HARD POKER TRUTH: You can play a hand perfectly and lose.
That's one of the toughest psychological lessons for amateurs, because they tend to be results-oriented. The top players, meanwhile, focus on having the favored hand when all the money gets in because they can't control the deck, as former champion Greg Raymer painfully discovered again in this hand from the 2010 World Series of Poker $10,000-buy-in main event at the Rio Hotel.
With blinds at $50-$100, an early-position player raised to $300. Raymer called with K-Q of diamonds in middle position. The small blind reraised to $1,000. With deep stacks early, the initial raiser and Raymer called.
The flop came K-10-2, two diamonds, giving Raymer top pair and the second-nut flush draw. The small blind checked. The initial raiser made it $1,500. Raymer called. The small blind check-raised to $5,000. The initial raiser folded.
"If he's reraising out of position pre-flop, he probably has a good hand," said Raymer, winner of the 2004 main event. "But then he checks this flop. He could be trapping. When he check-raises, I decided he probably does have two aces.
"Our stacks are $30,000 deep [Raymer has his opponent covered by several thousand]. I've decided that if I shove in here, it really looks like a set. If he has two aces, I'm thinking it's the first level of the main event, and he's not going to take a chance of going broke with two aces in this spot. He seemed like he was an aware enough player.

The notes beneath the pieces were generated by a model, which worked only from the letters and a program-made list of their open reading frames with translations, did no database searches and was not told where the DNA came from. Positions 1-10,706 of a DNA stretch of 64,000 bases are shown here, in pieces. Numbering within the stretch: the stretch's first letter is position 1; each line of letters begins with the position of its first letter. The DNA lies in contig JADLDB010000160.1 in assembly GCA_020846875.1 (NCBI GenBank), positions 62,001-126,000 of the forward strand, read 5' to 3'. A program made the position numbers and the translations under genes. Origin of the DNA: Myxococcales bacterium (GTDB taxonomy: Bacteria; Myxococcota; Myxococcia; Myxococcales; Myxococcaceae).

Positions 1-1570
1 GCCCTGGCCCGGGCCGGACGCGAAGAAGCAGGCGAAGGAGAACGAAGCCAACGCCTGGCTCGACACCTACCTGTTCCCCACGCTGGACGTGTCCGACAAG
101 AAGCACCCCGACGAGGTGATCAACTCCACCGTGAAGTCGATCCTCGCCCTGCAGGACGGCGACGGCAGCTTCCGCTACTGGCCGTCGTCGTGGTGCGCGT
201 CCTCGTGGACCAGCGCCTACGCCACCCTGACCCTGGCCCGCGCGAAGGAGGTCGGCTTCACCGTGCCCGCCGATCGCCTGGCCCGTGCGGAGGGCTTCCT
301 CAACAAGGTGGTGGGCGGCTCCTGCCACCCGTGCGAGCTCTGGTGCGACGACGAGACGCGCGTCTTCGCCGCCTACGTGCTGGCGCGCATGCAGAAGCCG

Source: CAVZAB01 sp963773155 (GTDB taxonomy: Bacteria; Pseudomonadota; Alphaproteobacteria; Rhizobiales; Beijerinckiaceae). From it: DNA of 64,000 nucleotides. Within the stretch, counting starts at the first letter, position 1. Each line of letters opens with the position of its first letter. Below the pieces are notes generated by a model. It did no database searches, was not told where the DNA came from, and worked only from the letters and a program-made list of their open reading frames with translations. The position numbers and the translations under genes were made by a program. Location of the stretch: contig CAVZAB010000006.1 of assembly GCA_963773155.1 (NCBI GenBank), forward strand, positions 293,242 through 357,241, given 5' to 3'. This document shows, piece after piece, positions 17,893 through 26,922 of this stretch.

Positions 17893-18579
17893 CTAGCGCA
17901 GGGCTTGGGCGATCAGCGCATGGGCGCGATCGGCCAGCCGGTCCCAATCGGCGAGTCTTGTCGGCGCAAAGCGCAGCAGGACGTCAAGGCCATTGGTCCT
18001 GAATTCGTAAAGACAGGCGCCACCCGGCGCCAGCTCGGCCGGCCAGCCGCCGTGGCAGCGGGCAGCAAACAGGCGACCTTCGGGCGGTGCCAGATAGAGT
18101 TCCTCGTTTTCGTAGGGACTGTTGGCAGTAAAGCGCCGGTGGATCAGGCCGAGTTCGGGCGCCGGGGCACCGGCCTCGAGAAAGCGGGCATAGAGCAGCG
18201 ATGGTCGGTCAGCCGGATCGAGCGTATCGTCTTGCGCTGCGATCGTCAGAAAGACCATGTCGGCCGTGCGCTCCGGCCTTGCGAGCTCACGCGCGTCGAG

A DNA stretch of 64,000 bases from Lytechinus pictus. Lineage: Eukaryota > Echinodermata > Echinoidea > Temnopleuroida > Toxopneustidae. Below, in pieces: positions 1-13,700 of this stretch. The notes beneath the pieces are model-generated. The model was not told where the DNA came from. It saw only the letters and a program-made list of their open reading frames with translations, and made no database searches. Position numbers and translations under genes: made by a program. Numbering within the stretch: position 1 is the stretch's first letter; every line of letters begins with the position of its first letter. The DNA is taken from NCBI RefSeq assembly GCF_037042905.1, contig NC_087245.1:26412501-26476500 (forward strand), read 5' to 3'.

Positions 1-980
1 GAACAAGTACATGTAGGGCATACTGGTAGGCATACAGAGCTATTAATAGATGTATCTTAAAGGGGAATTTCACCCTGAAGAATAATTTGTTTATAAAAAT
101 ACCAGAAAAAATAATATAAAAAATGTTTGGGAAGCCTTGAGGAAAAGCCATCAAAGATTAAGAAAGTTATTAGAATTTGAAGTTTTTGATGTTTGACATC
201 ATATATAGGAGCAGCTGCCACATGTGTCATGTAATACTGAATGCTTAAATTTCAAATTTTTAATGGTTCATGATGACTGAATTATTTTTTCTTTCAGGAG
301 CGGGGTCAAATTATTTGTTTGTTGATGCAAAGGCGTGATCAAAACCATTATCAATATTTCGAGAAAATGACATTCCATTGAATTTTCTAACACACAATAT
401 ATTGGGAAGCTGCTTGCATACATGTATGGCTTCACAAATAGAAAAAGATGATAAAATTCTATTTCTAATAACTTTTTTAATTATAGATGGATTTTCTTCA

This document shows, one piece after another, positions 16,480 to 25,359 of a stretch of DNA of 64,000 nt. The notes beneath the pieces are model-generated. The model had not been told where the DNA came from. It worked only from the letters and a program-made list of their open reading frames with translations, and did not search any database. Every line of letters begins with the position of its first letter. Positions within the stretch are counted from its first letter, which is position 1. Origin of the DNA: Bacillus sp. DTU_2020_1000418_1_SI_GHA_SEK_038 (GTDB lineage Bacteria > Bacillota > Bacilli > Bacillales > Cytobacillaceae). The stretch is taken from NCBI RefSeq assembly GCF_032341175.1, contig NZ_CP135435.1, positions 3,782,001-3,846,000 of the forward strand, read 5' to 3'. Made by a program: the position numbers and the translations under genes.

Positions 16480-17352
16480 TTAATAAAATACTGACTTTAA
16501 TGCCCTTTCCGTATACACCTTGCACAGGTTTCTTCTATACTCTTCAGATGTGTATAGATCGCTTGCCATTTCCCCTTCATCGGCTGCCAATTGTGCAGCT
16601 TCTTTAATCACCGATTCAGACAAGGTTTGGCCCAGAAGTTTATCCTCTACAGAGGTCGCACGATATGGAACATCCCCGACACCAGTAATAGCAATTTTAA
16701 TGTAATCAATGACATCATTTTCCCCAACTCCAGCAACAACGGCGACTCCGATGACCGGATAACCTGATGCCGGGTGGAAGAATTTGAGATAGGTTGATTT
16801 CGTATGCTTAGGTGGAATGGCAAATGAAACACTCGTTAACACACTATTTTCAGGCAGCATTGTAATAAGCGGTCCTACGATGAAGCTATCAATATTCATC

"If he calls me with two aces, I have 14 outs twice and I'm the favorite to win. If he had called me and showed two aces and said, 'I'll trade with you,' I'd have said no because I'm over 50 percent to win with K-Q of diamonds."
Raymer shoved. His opponent called and showed pocket 10's for a set. The turn came the 8 of spades, the river came the 5 of clubs, and Raymer was crippled.
"I didn't think a pair of 10's was likely," said Raymer. "First of all, there's a 10 on the board. Now, there are three ways he can make pocket 10's and six ways he can make pocket aces, six ways he can make pockets kings. Those hands become statistically more likely.
"When you're deep-stacked like that, I hate his re-raise pre-flop with two 10's because now if the initial raiser in early position makes it $3,000, the blind has to fold two 10s . . . That's poker. Sometimes you make absolutely the wrong decision and it works out; sometimes you make the right play and you lose."
Steve Rosenbloom is a sports columnist for the Chicago Tribune and the author of the book "The Best Hand I Ever Played." He can be reached at